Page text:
But, in all this, as Marx showed, production is the underlying and fundamental factor. As Marx also made clear, even in order for one group or society to plunder another, there must first be something to plunder--some material wealth that the people who are being plundered have accumulated, through production, and perhaps also through their own plunder of other peoples. (To put it simply, you can't rob somebody if they ain't got nothin' to rob!) This was true of the Aztec empire itself: it thrived through tribute, enforced payment which the Aztec lower classes and peoples the Aztecs conquered had to pay to the central Aztec authorities; but this tribute, in turn, was based on production, especially agricultural production (and in fact this tribute was paid largely in agricultural products). Or, if you are going to conquer and then enslave people, there has to be a basis for that slave system to take root.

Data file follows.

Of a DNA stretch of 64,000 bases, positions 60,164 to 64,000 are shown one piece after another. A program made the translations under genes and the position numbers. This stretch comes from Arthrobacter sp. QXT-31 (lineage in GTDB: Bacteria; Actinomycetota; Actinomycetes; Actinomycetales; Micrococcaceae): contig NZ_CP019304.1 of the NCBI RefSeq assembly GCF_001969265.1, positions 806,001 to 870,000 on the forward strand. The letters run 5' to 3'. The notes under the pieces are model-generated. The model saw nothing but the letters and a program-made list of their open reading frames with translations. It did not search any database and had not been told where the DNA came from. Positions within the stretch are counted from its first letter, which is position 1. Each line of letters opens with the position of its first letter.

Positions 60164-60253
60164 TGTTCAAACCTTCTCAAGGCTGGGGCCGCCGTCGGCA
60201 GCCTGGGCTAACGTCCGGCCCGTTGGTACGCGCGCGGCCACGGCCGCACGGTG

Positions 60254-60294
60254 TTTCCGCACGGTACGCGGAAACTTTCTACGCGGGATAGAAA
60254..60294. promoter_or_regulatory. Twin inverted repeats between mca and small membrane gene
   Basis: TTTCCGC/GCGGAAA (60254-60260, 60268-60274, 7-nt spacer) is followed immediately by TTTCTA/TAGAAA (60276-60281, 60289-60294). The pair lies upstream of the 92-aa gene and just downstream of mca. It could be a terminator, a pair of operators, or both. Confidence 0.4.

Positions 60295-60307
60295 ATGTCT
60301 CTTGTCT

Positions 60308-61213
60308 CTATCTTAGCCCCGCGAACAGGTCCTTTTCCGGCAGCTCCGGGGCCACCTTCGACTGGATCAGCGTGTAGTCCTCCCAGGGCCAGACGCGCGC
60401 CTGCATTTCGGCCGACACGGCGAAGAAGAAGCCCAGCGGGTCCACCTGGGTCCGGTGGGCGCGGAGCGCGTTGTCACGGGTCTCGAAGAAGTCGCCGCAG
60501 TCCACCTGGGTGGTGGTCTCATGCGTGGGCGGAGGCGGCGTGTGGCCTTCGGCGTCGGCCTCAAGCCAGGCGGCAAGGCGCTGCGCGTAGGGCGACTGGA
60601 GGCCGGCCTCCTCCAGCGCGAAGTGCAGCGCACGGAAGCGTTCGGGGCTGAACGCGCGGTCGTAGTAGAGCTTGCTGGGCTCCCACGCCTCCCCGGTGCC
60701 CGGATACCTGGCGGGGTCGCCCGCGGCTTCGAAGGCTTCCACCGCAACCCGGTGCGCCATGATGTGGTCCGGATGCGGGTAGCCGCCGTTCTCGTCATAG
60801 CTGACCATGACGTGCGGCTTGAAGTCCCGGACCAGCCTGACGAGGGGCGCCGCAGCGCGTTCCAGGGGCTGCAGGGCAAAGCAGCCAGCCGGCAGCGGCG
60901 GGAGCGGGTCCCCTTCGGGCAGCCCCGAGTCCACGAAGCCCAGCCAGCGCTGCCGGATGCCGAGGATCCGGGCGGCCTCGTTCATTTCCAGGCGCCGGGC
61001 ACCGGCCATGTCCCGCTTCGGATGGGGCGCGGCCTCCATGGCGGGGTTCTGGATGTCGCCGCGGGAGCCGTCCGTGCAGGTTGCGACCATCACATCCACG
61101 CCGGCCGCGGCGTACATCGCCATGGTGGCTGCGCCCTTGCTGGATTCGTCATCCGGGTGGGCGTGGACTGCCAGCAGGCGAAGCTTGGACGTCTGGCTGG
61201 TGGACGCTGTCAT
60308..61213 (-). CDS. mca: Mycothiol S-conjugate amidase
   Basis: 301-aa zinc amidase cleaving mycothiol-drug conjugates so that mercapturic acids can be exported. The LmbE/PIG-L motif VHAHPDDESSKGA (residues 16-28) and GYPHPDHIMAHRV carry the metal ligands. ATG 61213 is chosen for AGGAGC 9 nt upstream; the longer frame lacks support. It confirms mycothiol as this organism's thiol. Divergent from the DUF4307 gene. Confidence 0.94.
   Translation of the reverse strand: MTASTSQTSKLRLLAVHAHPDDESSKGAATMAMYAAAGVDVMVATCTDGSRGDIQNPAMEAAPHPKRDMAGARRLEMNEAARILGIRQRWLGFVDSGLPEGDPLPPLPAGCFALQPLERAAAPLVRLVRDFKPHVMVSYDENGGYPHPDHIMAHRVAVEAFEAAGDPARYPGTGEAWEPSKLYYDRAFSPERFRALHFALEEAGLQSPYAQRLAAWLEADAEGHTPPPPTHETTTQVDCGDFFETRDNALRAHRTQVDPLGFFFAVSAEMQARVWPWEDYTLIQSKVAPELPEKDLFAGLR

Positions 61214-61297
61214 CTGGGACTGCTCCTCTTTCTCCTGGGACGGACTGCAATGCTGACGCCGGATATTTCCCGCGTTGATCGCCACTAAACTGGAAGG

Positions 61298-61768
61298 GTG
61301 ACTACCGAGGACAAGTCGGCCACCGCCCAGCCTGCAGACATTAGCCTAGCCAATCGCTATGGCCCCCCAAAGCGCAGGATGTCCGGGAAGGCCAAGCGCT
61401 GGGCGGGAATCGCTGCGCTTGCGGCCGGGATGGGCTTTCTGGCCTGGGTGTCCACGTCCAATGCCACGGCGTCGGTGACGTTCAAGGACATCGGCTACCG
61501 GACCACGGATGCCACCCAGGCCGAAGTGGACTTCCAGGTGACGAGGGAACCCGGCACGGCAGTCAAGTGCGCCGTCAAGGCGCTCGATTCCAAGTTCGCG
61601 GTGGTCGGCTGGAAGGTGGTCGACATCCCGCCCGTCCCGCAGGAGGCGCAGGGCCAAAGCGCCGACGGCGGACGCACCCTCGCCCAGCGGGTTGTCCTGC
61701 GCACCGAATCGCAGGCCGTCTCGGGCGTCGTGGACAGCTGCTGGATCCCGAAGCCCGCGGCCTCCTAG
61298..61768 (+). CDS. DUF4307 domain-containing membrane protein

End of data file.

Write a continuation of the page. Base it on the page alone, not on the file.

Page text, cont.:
Imagine, for example, if someone tried to enforce a literal slave-plantation system of agriculture throughout Manhattan, New York today! First of all, without completely destroying what now exists in Manhattan and forcing things back to an agricultural way of life there, this could not be done. And, besides everything else, most plantation crops would not grow very well in the climate of New York--this is one of the main reasons why plantation slavery did not take root in New York, and generally in the northern U.S., in the first place. So, in Manhattan today --and in Los Angeles and other cities across the U.S.--there is very little outright and literal slavery, and such slavery is officially illegal; but there is a great deal of vicious exploitation, in the form of wage slavery, in the garment sweatshops, for example--and this is not only legal but "business as usual" for the capitalist system.